Writing with a Purpose: Learning to Write through the Production of a Magazine, Cindy Daugherty & Kathleen Fukuhara

In this presentation, we will explain the advantages and logistics of including a magazine project as a major component of an ESL writing course. This project gives students opportunities to work with their classmates in writing with the meaningful purpose of communicating their own ideas to an audience of readers. A magazine, as a single class-wide project, promotes peer teaching and learning. At the same time, its format can include various styles and genres such that individual preferences can be accommodated.

2:00-2:25

Creating Customized Vocabulary Activities, Trevor Holster

Vocabulary is essential to language learning. This presentation will look at an easy and practical way of identifying problematic vocabulary in texts and creating review activities targeted at individual classes or students using a scanner and free or inexpensive software.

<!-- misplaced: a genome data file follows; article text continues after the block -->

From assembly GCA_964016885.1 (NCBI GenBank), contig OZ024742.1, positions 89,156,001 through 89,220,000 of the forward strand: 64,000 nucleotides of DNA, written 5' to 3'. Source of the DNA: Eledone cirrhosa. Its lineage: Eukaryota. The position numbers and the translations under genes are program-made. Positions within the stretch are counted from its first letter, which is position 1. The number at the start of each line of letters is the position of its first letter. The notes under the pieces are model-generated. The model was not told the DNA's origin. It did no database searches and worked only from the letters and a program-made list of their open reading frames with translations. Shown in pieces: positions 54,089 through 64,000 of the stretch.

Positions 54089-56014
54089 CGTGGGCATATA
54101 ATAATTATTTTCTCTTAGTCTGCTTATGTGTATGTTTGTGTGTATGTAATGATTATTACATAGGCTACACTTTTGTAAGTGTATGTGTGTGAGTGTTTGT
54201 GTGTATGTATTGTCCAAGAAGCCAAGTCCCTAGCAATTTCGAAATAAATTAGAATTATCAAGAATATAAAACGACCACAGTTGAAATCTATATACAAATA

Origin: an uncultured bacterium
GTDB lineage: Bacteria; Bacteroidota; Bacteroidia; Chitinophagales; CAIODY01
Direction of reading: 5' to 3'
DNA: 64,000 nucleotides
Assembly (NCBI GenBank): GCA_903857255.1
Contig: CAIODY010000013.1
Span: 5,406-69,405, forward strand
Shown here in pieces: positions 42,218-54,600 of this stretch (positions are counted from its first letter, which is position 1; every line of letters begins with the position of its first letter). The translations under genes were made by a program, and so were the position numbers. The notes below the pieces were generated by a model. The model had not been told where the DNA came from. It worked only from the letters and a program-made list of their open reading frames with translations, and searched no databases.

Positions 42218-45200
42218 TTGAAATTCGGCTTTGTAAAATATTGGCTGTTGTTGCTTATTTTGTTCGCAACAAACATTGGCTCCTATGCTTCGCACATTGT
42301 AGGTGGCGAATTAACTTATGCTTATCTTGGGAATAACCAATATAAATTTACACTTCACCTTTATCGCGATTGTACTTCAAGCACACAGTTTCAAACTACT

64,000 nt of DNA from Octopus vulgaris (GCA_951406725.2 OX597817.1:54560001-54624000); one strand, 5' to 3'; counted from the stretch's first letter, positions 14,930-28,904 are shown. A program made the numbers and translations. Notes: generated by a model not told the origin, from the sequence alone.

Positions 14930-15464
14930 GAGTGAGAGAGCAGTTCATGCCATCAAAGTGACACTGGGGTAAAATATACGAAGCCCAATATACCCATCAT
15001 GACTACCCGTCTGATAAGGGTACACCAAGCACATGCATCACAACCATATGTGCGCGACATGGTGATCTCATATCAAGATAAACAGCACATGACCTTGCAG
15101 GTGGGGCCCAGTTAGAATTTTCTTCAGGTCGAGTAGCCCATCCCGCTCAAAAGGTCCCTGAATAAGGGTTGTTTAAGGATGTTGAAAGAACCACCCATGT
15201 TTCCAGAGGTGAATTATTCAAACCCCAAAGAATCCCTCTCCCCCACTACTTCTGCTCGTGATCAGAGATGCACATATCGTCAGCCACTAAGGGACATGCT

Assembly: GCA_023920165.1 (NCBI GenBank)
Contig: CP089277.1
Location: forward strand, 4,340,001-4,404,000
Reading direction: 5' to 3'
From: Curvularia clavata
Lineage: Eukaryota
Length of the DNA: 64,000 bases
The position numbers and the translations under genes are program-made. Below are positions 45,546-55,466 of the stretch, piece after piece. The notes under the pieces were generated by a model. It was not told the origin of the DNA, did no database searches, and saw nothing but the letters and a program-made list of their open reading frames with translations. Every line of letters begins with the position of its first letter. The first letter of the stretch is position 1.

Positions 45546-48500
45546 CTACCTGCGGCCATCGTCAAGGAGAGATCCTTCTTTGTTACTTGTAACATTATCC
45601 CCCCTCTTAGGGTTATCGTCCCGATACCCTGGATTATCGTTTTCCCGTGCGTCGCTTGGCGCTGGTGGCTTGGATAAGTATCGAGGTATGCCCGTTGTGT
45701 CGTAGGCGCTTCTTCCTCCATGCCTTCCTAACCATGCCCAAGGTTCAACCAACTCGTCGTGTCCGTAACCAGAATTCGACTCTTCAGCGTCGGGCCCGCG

Comparison of Responses to Unsolicited Information Between Japanese and Overseas Passengers: Research on Intercultural Communication or Miscommunication? Atsuko Mineura

I think travelers favorably accept unsolicited information offered by local people when some criteria are met. This research explores what criteria should be met, and if there are any differences in responses between Japanese and non-Japanese travelers.

2:30-2:55

Issues In Testing Speaking, Darcy DeLint & Trevor Holster

Standardized tests typically do not directly test language production, so teachers were surveyed to assess the feasibility of utilizing shared speaking tests. Teachers held incompatible views, making shared tests inadvisable, but there was evidence that informal coordination may give benefits with a much smaller investment of resources.

Using the Internet as a Means of Evaluation, Aaron Sorensen

The presenter will share his experiences with using email and the internet as a means of evaluation. While using email to collect homework may not be new, the presenter will suggest how teachers can simplify this process. In addition, he will offer exercises and useful websites for EFL learners.

3:00-3:25